Dexus, Vicinity and Mirvac are three REIT operators taking the biggest steps to identify supply chain risks that are going to become an issue for large Australian companies when new federal and state anti-slavery legislation comes into effect next year, fund manager Ethical Partners says. Dexus, which has already has an embargo policy for suppliers that do not meet its modern slavery standards, Vicinity, which reviewed security contracts at its malls and changed some providers based on their employment practices, and Mirvac which is about to take a "deep dive" into its cleaning services supply chain, are the leading companies Ethical Partners chief executive Matt Nacard said.
Most sustainability reports fail to address matters of substance and provide information filled with positive optics but limited depth, according to the $1.5 billion Australian investment firm Ethical Partners. Ethical Partners published its annual ethical standards report last week, concluding that while transparency around sustainability issues is generally improving, it is of a "low standard" except for a handful of high achievers. The fund manager evaluated 214 stocks, of which 58 companies improved disclosure and 14 regressed. The 14 companies where reporting got worse were marked down on account of deteriorating worker safety or emissions, underpayment of employees and an absence of clear targets in relation to saving water, energy or waste, among other things.
It’s the ultimate feel-good investment, a fund that eschews tobacco, coal, alcohol, gambling, firearms and big pharma. Supporters say that these funds are making the world a better place but critics believe that environmental, social and corporate governance strategies are little more than the latest sophisticated money-making marketing tool. "To us it’s about buying everyday companies that do things well," says Ethical Partners Funds Management chief executive Matt Nacard.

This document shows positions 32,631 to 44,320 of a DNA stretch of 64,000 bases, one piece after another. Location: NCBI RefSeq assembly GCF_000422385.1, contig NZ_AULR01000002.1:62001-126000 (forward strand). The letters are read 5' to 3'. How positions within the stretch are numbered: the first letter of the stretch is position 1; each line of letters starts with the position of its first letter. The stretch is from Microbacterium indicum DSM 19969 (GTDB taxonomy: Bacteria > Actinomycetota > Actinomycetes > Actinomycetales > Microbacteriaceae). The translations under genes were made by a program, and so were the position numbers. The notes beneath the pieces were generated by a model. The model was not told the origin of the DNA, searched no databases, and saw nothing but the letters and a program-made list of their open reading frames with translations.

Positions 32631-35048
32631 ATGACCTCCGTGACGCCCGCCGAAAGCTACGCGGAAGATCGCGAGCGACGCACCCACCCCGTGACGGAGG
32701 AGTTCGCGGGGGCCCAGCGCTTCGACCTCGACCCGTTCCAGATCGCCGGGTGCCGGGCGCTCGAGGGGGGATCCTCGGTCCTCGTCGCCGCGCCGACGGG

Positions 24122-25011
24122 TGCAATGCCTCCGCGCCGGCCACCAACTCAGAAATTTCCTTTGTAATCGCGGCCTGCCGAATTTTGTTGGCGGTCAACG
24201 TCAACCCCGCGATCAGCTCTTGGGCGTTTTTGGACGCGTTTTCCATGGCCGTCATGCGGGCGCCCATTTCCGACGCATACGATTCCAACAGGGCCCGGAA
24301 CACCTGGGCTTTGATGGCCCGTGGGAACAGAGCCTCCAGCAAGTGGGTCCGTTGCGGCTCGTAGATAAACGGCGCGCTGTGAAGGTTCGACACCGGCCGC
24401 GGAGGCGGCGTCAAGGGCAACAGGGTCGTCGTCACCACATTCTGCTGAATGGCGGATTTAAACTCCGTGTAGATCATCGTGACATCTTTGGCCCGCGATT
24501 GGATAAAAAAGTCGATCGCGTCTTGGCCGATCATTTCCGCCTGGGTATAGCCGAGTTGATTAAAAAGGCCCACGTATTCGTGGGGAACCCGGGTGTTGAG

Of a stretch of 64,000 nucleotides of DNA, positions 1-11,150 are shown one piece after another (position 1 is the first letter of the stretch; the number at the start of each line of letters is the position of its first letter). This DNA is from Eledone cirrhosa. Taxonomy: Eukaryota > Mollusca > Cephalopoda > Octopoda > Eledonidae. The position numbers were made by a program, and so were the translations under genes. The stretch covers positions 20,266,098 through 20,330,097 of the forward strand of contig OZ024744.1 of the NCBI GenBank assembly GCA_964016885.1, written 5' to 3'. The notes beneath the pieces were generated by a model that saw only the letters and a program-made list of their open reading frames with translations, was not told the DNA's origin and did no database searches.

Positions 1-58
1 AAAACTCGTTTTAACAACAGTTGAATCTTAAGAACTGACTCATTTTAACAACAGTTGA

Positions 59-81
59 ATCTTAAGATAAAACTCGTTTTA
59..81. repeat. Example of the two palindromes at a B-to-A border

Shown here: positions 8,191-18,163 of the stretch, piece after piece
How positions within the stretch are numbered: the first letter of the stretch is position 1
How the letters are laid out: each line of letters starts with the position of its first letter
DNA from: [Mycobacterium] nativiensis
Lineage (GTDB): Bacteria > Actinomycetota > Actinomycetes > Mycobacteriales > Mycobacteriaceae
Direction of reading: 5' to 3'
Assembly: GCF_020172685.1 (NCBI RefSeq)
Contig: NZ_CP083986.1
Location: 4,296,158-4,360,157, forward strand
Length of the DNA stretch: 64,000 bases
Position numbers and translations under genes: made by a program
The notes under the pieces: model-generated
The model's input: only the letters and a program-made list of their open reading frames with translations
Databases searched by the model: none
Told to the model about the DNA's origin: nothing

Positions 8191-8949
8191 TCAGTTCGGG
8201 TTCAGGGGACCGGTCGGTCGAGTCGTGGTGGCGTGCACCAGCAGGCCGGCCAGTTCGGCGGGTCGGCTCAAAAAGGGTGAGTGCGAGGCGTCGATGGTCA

Sitting in the "middle of nowhere" in Cambodia, surrounded by kids with few of the privileges enjoyed by the average Australian, tends to provide some perspective. "You get some clarity around what you want to do," says Matt Nacard, co-founder of Ethical Partners Funds Management. Accompanying Nacard on that school-building mission was Nathan Parkin, then a star stock picker and fund manager at investment powerhouse Perpetual. Accompanying Nacard on that school-building mission was Nathan Parkin, then a star stock picker and fund manager at investment powerhouse Perpetual. The two had first met professionally many years ago – Nacard is a former co-head of Asian equities at Macquarie. The duo became friends, then their families became close. In addition to their day jobs, both were heavily involved in philanthropic activities. Nacard was on Macquarie's Foundation Global Board, while Parkin and his family had raised money to build two child and maternity health centres in Cambodia.
Former Perpetual Investments rising star Nathan Parkin is making an ambitious return to local funds management, seeking to raise $3 billion for a new ethical investment fund. Street Talk understands Parkin, who left Perpetual abruptly in late 2016, has teamed up with former Macquarie Securities equities desk head Matthew Nacard to establish new boutique Ethical Partners Funds Management. Sources said the pair had set up office in Sydney's Pitt Street - not far from Parkin's old hunting ground at Angel Place - and were in the process of obtaining an Australian Financial Services Licence so they could start managing money.